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Does the delivery technique impact the effect of respiratory motion in stereotactic ablative body radiotherapy?

Dimitriadis, Alexis, Hussein, M., Jafari, Shakardokht, Kirkby, K.J., Nisbet, A. and Clark, C.H. (2014) Does the delivery technique impact the effect of respiratory motion in stereotactic ablative body radiotherapy? In: European Society for Radiotherapy and Oncology conference 33 (ESTRO33), 04-08 April 2014, Vienna, Austria.

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Abstract

Purpose/Objective: To examine whether the impact of respiratory motion on the delivered dose distributions for a range of tumour sizes in SABR, differs between 3DCRT,sliding window IMRT and RapidArc. Materials and Methods: Three patient data sets with different lung tumour sizes were selected: T1=6cc, T2=31cc and T3=60cc. Each was planned in Eclipse for SABR using 3DCRT, sliding window IMRT and VMAT, creating 9 treatment plans which were then delivered to a dynamic thorax phantom. The phantom was programmed to move at a typical patient breathing amplitude of 15mm with a period of 5 seconds and Varian linacs were used for the delivery. EBT3 Gafchromic film was used in coronal and sagittal planes for measuring dose distributions. Static phantom measurements were compared with the TPS calculated plans to establish agreement between expected and measured dose distributions without motion, using the software OmniPro I'mRT. Comparisons of static and dynamic phantom measurements followed. Global gamma analysis was used to carry out a relative comparison between the three delivery techniques. Five regions of the gamma index map (Middle, Proximal Left, Proximal Right, Distal Left, Distal Right) were analysed to quantify the differences along the axis of motion. The criteria used for the gamma analysis were 3%/3mm, with a threshold of 20%. Results: The setup and delivery accuracy was confirmed by the agreement between planned and static delivered dose distributions. The average percentage of pixels passing was 100% (T1),100% (T2) and 98.46% (T3). The comparison of films with and without motion gave lower percentages of pixels passing, ranging between 33.68 - 59.94% (T1), 47.86 - 61.77% (T2) and 43.44 - 64.32% (T3). Comparison of the delivery technique, showed passing rates of 33.63 - 52.25% (3DCRT), 43.44 - 64.52% (IMRT) and 46.58- 56.08% (VMAT). Analysis of the five regions for all delivery techniques gave averages of 93.76% (Middle), 58.7% (Proximal) and 12.8% (Distal). For 3DCRT results were 87.08% (Middle), 46.52% (Proximal) and 12.54% (Distal), for IMRT were 96.45%, 69.20%, 14.14% and for VMAT 97.75%, 60.39% and 11.71%, respectively. Conclusions: The results are indicative of the intra-fractional respiratory motion-induced dosimetric inaccuracies caused in three SABR delivery techniques.On average, the impact is greatest in the distal regions, significant in the proximal regions, whereas the middle region is less susceptible to these effects. No noticeable difference was observedbetween coronal and sagittal planes. The results also suggest that the effect of motion is greater in the proximal regions for 3DCRT in relation to the other techniques, particularly with smaller tumour sizes.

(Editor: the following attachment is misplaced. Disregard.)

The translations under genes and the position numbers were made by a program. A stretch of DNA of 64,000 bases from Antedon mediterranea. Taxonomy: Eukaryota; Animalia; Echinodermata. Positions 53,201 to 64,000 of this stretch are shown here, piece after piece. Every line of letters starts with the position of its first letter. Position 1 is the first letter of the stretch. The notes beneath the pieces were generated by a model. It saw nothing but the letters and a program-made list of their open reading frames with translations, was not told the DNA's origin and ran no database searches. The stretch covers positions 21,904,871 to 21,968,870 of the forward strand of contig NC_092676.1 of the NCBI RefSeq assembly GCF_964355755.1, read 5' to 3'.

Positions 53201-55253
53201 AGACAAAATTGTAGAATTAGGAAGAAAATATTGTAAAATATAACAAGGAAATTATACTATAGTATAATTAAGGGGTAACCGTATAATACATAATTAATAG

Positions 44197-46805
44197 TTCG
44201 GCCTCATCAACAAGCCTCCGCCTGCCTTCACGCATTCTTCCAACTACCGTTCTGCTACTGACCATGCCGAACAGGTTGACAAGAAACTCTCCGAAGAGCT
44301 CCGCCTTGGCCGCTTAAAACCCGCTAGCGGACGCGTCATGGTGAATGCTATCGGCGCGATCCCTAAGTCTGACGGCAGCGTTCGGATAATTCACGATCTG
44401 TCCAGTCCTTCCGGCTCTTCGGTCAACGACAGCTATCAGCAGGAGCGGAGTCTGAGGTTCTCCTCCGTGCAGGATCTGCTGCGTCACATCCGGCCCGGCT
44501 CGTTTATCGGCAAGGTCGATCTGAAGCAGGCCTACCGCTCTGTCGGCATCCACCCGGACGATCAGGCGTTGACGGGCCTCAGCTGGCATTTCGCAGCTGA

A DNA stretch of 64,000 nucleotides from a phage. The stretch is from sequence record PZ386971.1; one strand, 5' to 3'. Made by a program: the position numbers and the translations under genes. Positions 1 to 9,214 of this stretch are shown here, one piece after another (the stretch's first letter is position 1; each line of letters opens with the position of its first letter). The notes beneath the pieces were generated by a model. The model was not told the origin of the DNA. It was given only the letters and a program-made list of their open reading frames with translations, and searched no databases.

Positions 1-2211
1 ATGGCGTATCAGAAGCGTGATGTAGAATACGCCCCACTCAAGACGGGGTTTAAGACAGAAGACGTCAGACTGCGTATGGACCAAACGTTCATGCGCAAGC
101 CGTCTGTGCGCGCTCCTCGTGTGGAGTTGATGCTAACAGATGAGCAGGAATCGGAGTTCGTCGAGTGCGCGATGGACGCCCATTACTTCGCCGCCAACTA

Item Type: Conference or Workshop Item (Conference Abstract)
Divisions : Faculty of Engineering and Physical Sciences > Physics
Authors :
NameEmailORCID
Dimitriadis, Alexisa.dimitriadis@surrey.ac.uk
Hussein, M.
Jafari, Shakardokhtshakardokht.jafari@surrey.ac.uk
Kirkby, K.J.K.Kirkby@surrey.ac.uk
Nisbet, A.A.Nisbet@surrey.ac.uk
Clark, C.H.Chris.Clark@surrey.ac.uk
Date : 2014
DOI : 10.1016/S0167-8140(15)31776-X
Copyright Disclaimer : © 2014 Elsevier Ireland Ltd. Published by Elsevier Inc. All rights reserved.
Depositing User : Clive Harris
Date Deposited : 30 Jul 2018 14:20
Last Modified : 30 Jul 2018 14:20
URI: http://epubs.surrey.ac.uk/id/eprint/848805

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